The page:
An up-to-date round-up of the various techniques available when you want to provide a fallback for SVG.
The controversial hamburger icon goes mainstream with this story on the BBC News site.
It still amazes me that, despite clear data, many designers cling to the belief that the icon by itself is understandable (or that users will “figure it out eventually”). Why the aversion to having a label for the icon?
A look at the risks of relying on a purely graphical icon for interface actions. When in doubt, label it.
Typeset In The Future is back with another cracking analysis. This time—following on from 2001 and Moon—we’ve got Alien.
In her final recorded message before hypersleep, Ripley notes that she is the sole survivor of the Nostromo. What she forgets to mention is that she has not once in the past two hours encountered any Eurostile Bold Extended.
This Tumblr blog has the grandiose ambition of being “a showcase of the hottest hamburger icons on the web”, but amazingly, they’ve actually succeeded in documenting every single example of a cool hamburger icon.
Some great thoughts in here about web development workflow and communication between designers and developers.
I believe that the solution is made up of a variety of tools that encourage conversation and improve our shared lexicon. Tools such as styleguides, pattern libraries, elemental and modular systems that encourage access not only by developers, but by designers, shareholders and editors as well.
A lovely little tour of eleven ubiquitous icons.
An in-depth look at using icon fonts without any nasty edge-cases ruining your day.
Some excellent research for web developers: find out which unicode characters have the widest support—release useful for choosing icons.
We shouldn’t be protecting ourselves. We should be protecting each other.
A handy walkthrough of using icon fonts. The examples here use the excellent IcoMoon service
This issue of A List Apart is a great double-whammy. Lara Swanson has a ton of practical tips for front-end performance enhancements, and Brian dives deep into making your own icon fonts.
The slides from Josh’s super-quickfire presentation at the Responsive Day Out.
I really like Mark’s idea of standardised “sparkicons” …for a while there, reading this, I was worried he was going to propose something like Snap Preview. shudder
This is a great free service for generating small subsetted icon fonts. Launch the app and have a play around — you can choose from the icons provided or you can import your own SVG shapes.
Nice touch: you can get the resulting font (mapped to your choice of unicode characters) base-64 encoded for your stylesheet.
A really enjoyable interview with Neal Stephenson.
Josh gives a blow-by-blow account of he created a custom icon font for an upcoming redesign of the Clearleft website: completely scalable and resolution-independent.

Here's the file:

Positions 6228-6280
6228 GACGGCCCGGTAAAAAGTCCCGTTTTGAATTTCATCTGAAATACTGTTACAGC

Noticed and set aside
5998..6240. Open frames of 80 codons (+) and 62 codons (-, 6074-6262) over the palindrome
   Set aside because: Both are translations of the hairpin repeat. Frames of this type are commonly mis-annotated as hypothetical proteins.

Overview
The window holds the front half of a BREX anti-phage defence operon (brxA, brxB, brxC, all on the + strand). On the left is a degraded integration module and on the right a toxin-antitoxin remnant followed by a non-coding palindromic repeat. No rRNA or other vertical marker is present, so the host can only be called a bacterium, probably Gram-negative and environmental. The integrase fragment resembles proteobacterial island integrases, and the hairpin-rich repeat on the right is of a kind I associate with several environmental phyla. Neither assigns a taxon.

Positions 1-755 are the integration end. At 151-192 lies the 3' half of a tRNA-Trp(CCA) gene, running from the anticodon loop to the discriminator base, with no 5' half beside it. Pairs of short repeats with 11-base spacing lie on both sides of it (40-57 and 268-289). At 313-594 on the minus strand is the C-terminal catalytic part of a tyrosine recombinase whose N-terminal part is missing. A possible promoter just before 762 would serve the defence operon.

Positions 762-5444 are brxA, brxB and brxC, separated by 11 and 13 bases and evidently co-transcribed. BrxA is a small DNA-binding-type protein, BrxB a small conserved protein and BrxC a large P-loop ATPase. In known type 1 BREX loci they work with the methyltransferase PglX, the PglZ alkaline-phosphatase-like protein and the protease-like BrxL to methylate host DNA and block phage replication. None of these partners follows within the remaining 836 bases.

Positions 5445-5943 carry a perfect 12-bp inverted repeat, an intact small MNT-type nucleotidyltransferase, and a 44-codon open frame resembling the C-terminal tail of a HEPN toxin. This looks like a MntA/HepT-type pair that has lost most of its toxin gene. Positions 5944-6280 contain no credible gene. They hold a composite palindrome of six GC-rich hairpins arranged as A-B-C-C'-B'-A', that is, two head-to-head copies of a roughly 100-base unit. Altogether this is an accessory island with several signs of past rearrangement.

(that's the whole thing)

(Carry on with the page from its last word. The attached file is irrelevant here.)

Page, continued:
I truly believe it won’t be all that long until bitmap image formats will be the exception rather than the rule on the web.
Tim shows how to make a scalable three-line navicon in CSS.
A nifty service for creating a custom font with just the icons you need.
It’s really good to see more providers of icon font sets. These look very nicely designed indeed.
Andy documents the kinds of symbols being used to represent revealable navigation on mobile.
In an interesting new twist, Pictos now allows you to put together a custom subset of their icons as a font that can be served from their server just like any other webfont service.
Jon gives us a run-through on what to expect from his new book. I’ve had a sneak peek and it looks amazing—I can’t wait to get my hands on a copy.
Melville’s masterpiece, translated into Japanese emoticons. All 6438 sentences. Made possible with Kickstarter and Amazon’s Mechanical Turk.
A heated discussion around the decision in Firefox 4 to remove the RSS icon from the address bar.
A fascinating look at the experience design of the 9h brand of capsule hotel. I like the consistent use of colour, light and iconography.
A handy RESTful interface for retrieving favicons as images.
A set of icons (in different sizes) from various trendy websites to use in your designs.
I need to get some RSS pillows.
If you've ever broken/strained a limb, you'll know how tedious it gets answering the inevitable "what happened?" question time and time again.
Further proof, as if any were needed, that the patent system turns into a steaming pile of shit as soon as it has dealings with software.
"GREENSBORO, N.C. (WGHP) -- In a small nondescript office on West Friendly Ave., a group of designers produces tiny artistic masterpieces that millions of people interact with every day." Nice TV news video clip showing our heroes and their beauti…
The Evening Standard picks up the story of Silicon Roundabout: Last.fm, Dopplr, Schulze and Webb, Moo...
An attempt to create a standardised icon for geotagged content, much like the standardised icon for RSS.
Clean, businesslike icons by the icon artists behind Windows XP and Ubuntu Linux.
A great little tool for creating favicons.
This is good news. You can expect Gravatar service to get faster and better.
A series of infographics comparing Chinese and German culture. Amusing and astute.
Dave has made some icons — very nice ones.
This is just plain creepy.
Anthropomorphic browser icons are funny.
Mike follows on from his original question "who would you be?" by adding the subclause "if you were a woman". My answer: Hedy Lamarr.
Vote on your favourite Britsh design. It's a tough call but I might plump for the Penguin paperback.
Possible ideas for IE's icon for RSS feeds. I like number five.